Honen Bo Genku (1133-1212 CE), more familiarly known as Honen, was part of the movement—along with Dogen, Nichiren and Shinran, his disciple—that resulted in the uniquely Japanese forms of Buddhism.
Buddhism first came to Japan in the sixth century CE from South Korea. By that time the religion had evolved in two directions, the more conservative Therevada Buddhism, which was prevalent in India and Southeast Asia, and Mahayana Buddhism, which had spread to North India, China and Tibet, and from there to Korea and Japan.
From the beginning, the most common form of Buddhism in Japan was the Mahayana school. Various sects developed, including Shingon, an esoteric form of Buddhism similar to the Tantric Buddhism of Tibet, and Tendai, a conservative monastic form.
When the shogunate took power in the 1100s, and the capital moved to Kamakura, new forms of Buddhism were introduced to Japan. The most popular was Zen, which further evolved into two different forms, Rinzai, and Soto. Another form of Buddhism which arrived in the Kamakura era was known as Jodo-kyo ‘pure land’. This type of Buddhism looked to Amida Buddha for salvation, and one of its primary rituals was repetition of the nembutsu—the phrase “Namu Amida Butsu”, which can be translated as “I take refuge in Amida Buddha”.
Born in 1133 CE, Honen Bo Genku entered monastic life at age 13, and for the next thirty years he underwent intensive training in Tendai Buddhism. At age 43, following exposure to the Pure Land teachings of the Chinese Master Shan-tao, Honen broke with the centres of Buddhism patronized by the royal court and military authorities to pursue his own spiritual vision.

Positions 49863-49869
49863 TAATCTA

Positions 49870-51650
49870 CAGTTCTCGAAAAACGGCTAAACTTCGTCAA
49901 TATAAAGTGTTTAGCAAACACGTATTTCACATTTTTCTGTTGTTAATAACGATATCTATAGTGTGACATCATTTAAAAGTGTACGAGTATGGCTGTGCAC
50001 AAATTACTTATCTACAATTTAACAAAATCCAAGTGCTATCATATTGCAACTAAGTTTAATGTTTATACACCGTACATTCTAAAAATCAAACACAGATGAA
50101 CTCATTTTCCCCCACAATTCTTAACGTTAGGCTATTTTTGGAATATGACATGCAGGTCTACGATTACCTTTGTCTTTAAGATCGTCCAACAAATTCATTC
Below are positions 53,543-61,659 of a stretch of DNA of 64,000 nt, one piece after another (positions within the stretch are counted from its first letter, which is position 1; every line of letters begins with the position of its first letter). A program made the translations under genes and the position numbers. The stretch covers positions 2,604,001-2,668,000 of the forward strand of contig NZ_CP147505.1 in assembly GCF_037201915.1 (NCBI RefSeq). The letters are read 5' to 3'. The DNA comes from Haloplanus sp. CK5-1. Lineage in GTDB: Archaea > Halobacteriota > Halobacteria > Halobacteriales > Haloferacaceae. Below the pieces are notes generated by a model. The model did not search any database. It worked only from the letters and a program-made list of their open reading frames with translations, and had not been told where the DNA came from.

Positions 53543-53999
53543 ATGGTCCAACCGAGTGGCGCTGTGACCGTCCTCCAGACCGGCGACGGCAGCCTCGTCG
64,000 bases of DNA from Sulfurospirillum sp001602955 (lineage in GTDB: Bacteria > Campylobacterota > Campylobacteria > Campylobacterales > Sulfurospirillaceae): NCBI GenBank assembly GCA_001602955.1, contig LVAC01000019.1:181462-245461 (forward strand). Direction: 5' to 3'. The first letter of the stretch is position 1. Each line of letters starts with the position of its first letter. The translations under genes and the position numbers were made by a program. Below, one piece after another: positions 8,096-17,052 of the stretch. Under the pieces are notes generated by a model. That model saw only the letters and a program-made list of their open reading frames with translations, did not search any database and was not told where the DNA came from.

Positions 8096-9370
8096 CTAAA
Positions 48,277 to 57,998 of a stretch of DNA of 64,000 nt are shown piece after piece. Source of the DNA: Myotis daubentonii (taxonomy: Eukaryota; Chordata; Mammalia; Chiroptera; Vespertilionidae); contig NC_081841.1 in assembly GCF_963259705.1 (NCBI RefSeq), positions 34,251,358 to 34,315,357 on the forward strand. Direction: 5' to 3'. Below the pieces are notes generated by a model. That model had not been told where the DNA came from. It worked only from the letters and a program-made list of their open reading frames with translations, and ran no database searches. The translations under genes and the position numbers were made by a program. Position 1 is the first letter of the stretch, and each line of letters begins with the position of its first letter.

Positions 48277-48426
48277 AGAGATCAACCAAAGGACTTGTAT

In the spring of 1175, he founded Jodo Shu in Japan, the way of salvation by a power beyond the individual. The nembutsu had been practiced in Japan before Honen, but it had only secondary meaning as a religious discipline. Honen, however, taught that rebirth in the Pure Land was certain for anyone who recited the name with complete trust and sincerity.
Honen believed that most people, himself included, could not achieve liberation on their own. He eliminated the intellectual difficulties and complex meditation practices used by other schools of Buddhism, teaching that the only way to achieve buddhahood was with the help of Amida.
The result was a form of Buddhism accessible to anyone. The centre of his teaching was at Yoshimizu, where Chion-in, the head temple of Jodo Shu, remains. Honen’s teachings attracted many, including not only priests and nobles, but also warriors, fishermen, prostitutes and other social outcasts. Those who followed Jodo-Shu believed that constant repetition of the nembutsu would lead to their salvation. Honen’s disciple, Shinran, came to believe that saying the nembutsu once would also be effective—as long as it was done with a pure heart.